NullTest.java:6: Incompatible type for +. Can't convert boolean to int.
System.out.println(true+8);
J D K 1.3 (build 1.3beta-O) [correct answers would be 1, 3]
NullTest.java:4: reference to println is ambiguous, both method println(char[])
in java.io.PrintStream and method println(java.lang.String) in java.io.PrintStre
am match
System.out.println(null);
^
NullTest.java:6: cannot resolve symbol
symbol : method + (boolean,int)
location: class NullTest
System.out.println(true+8);

J D K 1.2 ((Classic VM (build JDK-1.2-V, native threads)) [correct answers would be 1]
NullTest.java:4: Reference to println is ambiguous. It is defined in void printl
n(java.lang.String) and void println(char[]).
System.out.println(null);
^
NullTest.java:5: Incompatible type for +. Can't convert boolean to int.
System.out.println(true+null);
^
NullTest.java:5: Incompatible type for +. Can't convert null to int.
System.out.println(true+null);
^
NullTest.java:6: Incompatible type for +. Can't convert boolean to int.
System.out.println(true+8);
Clearly I should have tested this better, and of course System.out.println((Object)null); will work fine too.
sreelakshmi sarma
Ranch Hand

Joined: Mar 02, 2000
Posts: 130
Maha,
System.out.println(null) is giving error. I am using jdk1.2.2.
maha anna
Ranch Hand

Joined: Jan 31, 2000
Posts: 1467
Sree,
From JLS
5.1.6 String Conversions
There is a string conversion to type String from every other type, including the null type.
The above type of convertion to String for all objects takes place when they are used in the overloaded '+' operator. As I mentioned in previous post, when one of the operand of + operator is a String object, the other undergoes a string conversion and then added as stated in JLS. So

System.out.println("maha"+null); //prints mahanull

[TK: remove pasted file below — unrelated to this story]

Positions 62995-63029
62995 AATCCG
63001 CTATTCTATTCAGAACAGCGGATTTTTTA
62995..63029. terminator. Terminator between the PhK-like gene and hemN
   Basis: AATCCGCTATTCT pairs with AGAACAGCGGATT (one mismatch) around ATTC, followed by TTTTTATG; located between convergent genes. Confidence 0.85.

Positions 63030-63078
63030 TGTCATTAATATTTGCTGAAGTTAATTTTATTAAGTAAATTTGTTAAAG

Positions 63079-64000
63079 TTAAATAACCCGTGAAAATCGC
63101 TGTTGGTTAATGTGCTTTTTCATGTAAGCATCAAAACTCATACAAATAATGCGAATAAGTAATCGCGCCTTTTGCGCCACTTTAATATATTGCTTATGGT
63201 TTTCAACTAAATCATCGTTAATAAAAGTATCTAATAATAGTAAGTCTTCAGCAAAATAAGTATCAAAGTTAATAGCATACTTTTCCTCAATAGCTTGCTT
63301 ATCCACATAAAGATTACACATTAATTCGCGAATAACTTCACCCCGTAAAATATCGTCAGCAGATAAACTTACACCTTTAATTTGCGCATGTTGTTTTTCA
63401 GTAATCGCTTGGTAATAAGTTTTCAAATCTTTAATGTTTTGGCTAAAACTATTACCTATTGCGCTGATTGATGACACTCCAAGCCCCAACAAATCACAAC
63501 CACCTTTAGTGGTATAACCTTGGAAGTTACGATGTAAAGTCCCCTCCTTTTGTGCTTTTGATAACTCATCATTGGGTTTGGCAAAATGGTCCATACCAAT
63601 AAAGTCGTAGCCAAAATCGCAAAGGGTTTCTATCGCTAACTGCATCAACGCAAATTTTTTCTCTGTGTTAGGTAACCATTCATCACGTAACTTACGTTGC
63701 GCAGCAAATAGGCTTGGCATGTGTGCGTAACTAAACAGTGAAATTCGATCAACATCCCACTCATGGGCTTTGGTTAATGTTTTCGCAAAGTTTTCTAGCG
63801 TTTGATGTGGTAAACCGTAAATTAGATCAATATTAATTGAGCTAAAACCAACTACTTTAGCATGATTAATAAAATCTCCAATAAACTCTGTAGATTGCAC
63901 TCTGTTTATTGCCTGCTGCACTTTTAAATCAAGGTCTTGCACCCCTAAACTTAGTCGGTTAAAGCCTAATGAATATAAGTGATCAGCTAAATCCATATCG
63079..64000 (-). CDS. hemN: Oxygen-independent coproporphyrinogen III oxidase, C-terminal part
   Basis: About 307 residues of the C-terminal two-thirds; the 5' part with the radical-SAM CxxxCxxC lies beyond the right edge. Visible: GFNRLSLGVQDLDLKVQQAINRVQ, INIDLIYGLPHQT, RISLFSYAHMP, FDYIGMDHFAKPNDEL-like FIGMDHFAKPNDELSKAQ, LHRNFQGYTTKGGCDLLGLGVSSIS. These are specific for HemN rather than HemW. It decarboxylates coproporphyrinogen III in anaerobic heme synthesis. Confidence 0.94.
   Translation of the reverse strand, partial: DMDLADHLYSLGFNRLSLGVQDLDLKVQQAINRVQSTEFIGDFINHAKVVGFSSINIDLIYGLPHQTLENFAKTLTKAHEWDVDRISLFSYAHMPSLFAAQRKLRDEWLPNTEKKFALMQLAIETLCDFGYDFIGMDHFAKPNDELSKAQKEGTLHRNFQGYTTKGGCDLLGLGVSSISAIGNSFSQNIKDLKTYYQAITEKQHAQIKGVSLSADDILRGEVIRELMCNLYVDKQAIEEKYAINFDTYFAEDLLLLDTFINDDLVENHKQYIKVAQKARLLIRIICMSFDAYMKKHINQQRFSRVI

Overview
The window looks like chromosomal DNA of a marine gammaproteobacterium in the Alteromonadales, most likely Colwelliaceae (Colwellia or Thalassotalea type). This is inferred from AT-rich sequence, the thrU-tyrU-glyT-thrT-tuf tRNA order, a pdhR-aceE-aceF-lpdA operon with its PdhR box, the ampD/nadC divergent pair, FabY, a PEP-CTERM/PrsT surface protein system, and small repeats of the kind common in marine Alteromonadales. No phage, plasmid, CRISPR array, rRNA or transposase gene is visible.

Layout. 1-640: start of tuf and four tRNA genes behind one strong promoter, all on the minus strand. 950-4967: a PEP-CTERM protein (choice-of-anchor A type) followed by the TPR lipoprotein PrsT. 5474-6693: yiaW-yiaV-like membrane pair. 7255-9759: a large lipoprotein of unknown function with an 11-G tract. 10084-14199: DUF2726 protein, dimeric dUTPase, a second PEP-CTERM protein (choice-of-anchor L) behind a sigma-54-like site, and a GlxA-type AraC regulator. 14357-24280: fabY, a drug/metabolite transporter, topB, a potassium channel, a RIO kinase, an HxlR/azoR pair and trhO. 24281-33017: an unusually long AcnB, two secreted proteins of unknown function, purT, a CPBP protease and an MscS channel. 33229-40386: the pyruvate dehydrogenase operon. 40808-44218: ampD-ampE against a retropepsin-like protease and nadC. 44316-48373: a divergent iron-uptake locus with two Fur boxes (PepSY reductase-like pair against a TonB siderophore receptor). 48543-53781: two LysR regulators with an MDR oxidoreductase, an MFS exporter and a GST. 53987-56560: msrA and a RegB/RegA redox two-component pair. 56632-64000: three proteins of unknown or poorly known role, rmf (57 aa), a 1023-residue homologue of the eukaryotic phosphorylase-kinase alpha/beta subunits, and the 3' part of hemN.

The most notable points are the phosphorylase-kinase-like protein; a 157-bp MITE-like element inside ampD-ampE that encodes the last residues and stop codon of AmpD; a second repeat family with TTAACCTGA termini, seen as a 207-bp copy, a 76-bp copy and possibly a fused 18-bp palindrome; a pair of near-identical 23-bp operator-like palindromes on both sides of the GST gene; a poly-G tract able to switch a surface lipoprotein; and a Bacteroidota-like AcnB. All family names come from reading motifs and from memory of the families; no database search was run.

System.out.println("maha"+true); //prints mahatrue
System.out.println("maha"+true); //prints mahafalse

When you see the PrintStream class, there are so many overloaded println(..) methods. (Note that System.out is a PrintStream). Whenever you invoke a method on a object/class the more specific method is always called. Here there are 2 overloaded println(..) methods which take null as an argument and none of them are more specific than the other. They are
System.out.println(Char[] x);
and
System.out.println(String s);
There is another println(Object o) which also can take 'null' as an argument but this is elminated because the println(char[] c) and println(String s) are more specific than this.
When you call System.out.println(null) the compiler does not know which version of println(..) to call. So it says it is ambiguous.
If you would have been called as System.out.println((Object)null); //prints null
System.out.println((String)null); //prints null
Note: One funny thing is
System.out.println((char[])null); //prints NullPointerException
Because the authors who wrote this function forgot to handle the 'null' argument. So the JVM throws Runtime NullPointerException
regds
maha anna
sreelakshmi sarma
Ranch Hand

Joined: Mar 02, 2000
Posts: 130
Thanks Maha.
 
It is sorta covered in the JavaRanch Style Guide.
 
subject: Statements